We use the subversion from Collabnet, and they provide a video and other great information free about the changes in subversion that have made it so much better.

Another important action item to take away from this is that all software development shops should examine upgrading all of their tools regularly to the latest release and service pack. Software developers know these upgrades can fix bugs, fix security flaws, offer new features, and, as in this case, provide large performance improvements. Make a list of all of your tools and then make a task to consider upgrading each tool at least once a year.

A big thank you to the team that contributes to subversion at Collabnet!
http://www.open.collab.net/downloads/subversion/

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Get started using FxCop against your nightly build without first resolving all the violations

Posted by robkraft on February 13, 2012

FxCop is one of the best known free static code analysis tools available for .Net software. Version 10.0 of FxCop was published in June of 2010 and is available for download here (http://www.microsoft.com/download/en/details.aspx?id=6544). FxCop is easy to install and use to analysze your code for potential problems, but I think the real value of FxCop is when you run it every night against your nightly build and receive a report via email of new violations recently introduced in your code. I have long believed this to be the best use and value of FxCop, but only recently implemented it. And the reason I only recently implemented nightly scans of our code using FxCop is because when I run the tool I get a report with thousands of violations. Ouch! Are all these violations things I really need to fix? The answer for me, and likely the answer for you, is no. However, a lot of the violations should be fixed.

I think of the violations in these groups:

  • Violations like misspelled words that are not misspelled, but just need to be added to a custom dictionary so that they are no longer flagged as violations.
  • Violations that could, and would, cause problems if that bit of code was ever used in ways others than intended, but I know that won’t happen.
  • Violations that would be problems if the software runs in other countries using different languages, different date/time formatting, etc.
  • Violations that really are problems we should fix.
  • Violations that represent waste such as methods that are never called.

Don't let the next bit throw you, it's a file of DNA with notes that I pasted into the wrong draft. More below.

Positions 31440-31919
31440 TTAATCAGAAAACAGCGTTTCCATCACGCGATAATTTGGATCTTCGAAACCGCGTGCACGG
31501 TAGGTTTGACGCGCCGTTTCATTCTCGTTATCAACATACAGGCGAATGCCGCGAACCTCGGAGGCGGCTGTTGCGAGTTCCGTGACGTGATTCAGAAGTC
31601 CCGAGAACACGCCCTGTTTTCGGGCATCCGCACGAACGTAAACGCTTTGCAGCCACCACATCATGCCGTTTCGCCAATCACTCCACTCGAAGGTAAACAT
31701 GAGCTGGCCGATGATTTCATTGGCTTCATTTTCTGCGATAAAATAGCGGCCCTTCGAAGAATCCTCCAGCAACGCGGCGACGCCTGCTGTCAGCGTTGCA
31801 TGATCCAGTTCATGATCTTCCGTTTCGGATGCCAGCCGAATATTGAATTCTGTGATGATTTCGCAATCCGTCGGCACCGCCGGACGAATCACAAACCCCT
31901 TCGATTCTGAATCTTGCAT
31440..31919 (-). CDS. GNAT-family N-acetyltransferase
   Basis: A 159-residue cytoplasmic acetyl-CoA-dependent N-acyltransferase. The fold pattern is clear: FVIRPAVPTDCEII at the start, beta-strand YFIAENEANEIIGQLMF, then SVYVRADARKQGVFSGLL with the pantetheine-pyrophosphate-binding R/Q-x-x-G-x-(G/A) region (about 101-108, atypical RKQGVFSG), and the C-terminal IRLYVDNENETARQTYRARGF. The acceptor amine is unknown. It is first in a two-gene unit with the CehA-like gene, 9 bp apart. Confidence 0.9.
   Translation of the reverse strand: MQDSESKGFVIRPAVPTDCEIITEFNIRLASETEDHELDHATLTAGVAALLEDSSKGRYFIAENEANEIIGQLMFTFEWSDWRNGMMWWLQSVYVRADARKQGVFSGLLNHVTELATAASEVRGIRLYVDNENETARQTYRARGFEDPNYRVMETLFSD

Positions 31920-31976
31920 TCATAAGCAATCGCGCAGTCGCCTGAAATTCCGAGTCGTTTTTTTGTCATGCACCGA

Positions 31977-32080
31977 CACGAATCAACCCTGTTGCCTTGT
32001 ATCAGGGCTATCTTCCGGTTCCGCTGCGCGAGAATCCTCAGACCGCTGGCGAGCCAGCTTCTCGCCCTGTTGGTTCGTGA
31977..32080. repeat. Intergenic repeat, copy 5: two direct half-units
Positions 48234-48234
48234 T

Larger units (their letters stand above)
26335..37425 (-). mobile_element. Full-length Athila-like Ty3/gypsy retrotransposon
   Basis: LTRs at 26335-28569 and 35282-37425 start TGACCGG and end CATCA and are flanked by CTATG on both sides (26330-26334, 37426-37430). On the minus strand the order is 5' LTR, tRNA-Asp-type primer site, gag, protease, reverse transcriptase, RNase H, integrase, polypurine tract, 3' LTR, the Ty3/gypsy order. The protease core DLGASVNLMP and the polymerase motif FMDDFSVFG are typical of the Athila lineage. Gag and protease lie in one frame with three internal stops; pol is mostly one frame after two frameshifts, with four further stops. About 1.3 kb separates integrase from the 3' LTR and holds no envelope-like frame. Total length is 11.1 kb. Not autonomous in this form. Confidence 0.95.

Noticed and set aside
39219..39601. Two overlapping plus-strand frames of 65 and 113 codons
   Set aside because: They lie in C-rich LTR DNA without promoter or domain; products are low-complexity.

So, as I stated we have thousands of violations across all of our code, but I didn’t want to implement the nightly FxCop scan until all of those were resolved. If you look at the categories I used for the problems, many of the violations are not worth our time to resolve because we have more valuable work to do right now. So how could we begin using FxCop regularly, without fixing all the problems? We did it by disabling rule checking for all the rules that were currently failing. Then we set up the automated job to run FxCop every night against our compiled assemblies. Doing it this way gives us a starting point, and it keeps us from violating many of the rules defined in FxCop. Our next step is to begin turning on rules and fixing them one by one. Of course we will start with the important or easy violations and work our way down the list until we have them all re-enabled.

From a high-level perspective, you have to perform just two steps:

  1. Build your FxCop project files that analyze your assemblies and ignore failing rules.
  2. Build your nightly batch job to run against all the assemblies and email results to you.

Some tips before you begin:

  • Tip #1 – Use the same directory path for the DLLs you analyze with FxCop on both your developer PCs and your build machine. FxCop stores the path to the DLLs you select in the .FxCop configuration file. If the path is the same between your developer PC and the build PC, then you can easily configure FxCop on your PC and it will run without modification on the build computer.